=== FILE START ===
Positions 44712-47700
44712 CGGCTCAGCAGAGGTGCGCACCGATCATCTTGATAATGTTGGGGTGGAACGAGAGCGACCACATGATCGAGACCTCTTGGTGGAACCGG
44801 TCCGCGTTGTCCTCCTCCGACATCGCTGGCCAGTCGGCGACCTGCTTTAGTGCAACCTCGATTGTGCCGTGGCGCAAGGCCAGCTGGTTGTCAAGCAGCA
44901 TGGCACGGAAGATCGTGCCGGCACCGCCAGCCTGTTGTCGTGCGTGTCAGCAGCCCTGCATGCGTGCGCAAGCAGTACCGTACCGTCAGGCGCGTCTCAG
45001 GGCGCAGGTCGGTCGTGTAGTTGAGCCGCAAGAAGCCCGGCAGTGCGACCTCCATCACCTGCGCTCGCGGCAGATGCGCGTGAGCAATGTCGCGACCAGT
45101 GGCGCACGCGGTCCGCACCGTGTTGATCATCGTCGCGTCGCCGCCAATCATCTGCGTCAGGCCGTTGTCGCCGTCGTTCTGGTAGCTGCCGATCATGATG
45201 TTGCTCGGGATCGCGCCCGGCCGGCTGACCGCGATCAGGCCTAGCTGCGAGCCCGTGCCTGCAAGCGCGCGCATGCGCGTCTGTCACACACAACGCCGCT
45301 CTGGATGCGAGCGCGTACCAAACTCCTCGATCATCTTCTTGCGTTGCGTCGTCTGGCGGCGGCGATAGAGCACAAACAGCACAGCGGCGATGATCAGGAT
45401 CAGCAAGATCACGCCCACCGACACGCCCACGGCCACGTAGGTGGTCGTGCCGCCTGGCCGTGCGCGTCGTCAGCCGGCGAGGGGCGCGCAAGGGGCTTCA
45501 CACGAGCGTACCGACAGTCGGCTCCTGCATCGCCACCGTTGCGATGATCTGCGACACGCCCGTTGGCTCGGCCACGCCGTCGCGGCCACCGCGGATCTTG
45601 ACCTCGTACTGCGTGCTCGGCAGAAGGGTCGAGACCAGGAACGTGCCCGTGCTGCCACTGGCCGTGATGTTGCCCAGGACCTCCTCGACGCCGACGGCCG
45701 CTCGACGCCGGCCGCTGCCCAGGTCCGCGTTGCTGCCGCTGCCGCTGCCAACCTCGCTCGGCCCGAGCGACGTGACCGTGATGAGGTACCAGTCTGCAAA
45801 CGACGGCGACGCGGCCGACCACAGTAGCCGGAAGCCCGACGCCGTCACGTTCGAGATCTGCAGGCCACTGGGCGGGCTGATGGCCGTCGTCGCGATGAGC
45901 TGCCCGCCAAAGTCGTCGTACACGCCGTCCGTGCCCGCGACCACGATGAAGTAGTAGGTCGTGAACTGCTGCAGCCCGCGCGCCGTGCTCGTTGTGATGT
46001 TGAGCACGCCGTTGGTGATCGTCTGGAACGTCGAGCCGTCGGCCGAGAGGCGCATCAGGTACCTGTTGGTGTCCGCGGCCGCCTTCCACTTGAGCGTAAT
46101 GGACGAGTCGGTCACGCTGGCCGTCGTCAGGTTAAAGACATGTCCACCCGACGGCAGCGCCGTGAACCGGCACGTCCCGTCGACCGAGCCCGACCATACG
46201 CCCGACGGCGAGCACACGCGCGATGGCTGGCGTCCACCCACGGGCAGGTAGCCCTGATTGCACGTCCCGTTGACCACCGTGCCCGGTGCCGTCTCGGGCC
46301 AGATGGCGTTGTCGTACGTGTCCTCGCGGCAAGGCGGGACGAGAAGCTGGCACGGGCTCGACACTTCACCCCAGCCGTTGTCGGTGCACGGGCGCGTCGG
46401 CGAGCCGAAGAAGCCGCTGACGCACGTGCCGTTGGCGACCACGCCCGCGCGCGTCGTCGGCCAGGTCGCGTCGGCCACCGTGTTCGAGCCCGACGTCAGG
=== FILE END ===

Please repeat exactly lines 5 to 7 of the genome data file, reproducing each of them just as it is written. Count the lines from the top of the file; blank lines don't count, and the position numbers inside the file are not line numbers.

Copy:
45001 GGCGCAGGTCGGTCGTGTAGTTGAGCCGCAAGAAGCCCGGCAGTGCGACCTCCATCACCTGCGCTCGCGGCAGATGCGCGTGAGCAATGTCGCGACCAGT
45101 GGCGCACGCGGTCCGCACCGTGTTGATCATCGTCGCGTCGCCGCCAATCATCTGCGTCAGGCCGTTGTCGCCGTCGTTCTGGTAGCTGCCGATCATGATG
45201 TTGCTCGGGATCGCGCCCGGCCGGCTGACCGCGATCAGGCCTAGCTGCGAGCCCGTGCCTGCAAGCGCGCGCATGCGCGTCTGTCACACACAACGCCGCT